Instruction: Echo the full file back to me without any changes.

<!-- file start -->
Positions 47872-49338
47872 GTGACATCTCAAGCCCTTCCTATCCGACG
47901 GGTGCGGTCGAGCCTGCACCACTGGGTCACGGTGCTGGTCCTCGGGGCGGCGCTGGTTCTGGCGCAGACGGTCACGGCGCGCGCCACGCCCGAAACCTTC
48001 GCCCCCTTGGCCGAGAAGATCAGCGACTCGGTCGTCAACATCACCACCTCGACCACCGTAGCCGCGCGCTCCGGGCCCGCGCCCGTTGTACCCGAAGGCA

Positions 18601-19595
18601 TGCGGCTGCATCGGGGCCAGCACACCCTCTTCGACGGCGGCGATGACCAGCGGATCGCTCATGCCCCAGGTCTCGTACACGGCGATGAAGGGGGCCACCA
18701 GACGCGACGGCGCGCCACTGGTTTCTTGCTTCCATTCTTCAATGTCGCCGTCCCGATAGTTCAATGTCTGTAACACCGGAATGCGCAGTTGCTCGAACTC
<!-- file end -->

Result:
Positions 47872-49338
47872 GTGACATCTCAAGCCCTTCCTATCCGACG
47901 GGTGCGGTCGAGCCTGCACCACTGGGTCACGGTGCTGGTCCTCGGGGCGGCGCTGGTTCTGGCGCAGACGGTCACGGCGCGCGCCACGCCCGAAACCTTC
48001 GCCCCCTTGGCCGAGAAGATCAGCGACTCGGTCGTCAACATCACCACCTCGACCACCGTAGCCGCGCGCTCCGGGCCCGCGCCCGTTGTACCCGAAGGCA

Positions 18601-19595
18601 TGCGGCTGCATCGGGGCCAGCACACCCTCTTCGACGGCGGCGATGACCAGCGGATCGCTCATGCCCCAGGTCTCGTACACGGCGATGAAGGGGGCCACCA
18701 GACGCGACGGCGCGCCACTGGTTTCTTGCTTCCATTCTTCAATGTCGCCGTCCCGATAGTTCAATGTCTGTAACACCGGAATGCGCAGTTGCTCGAACTC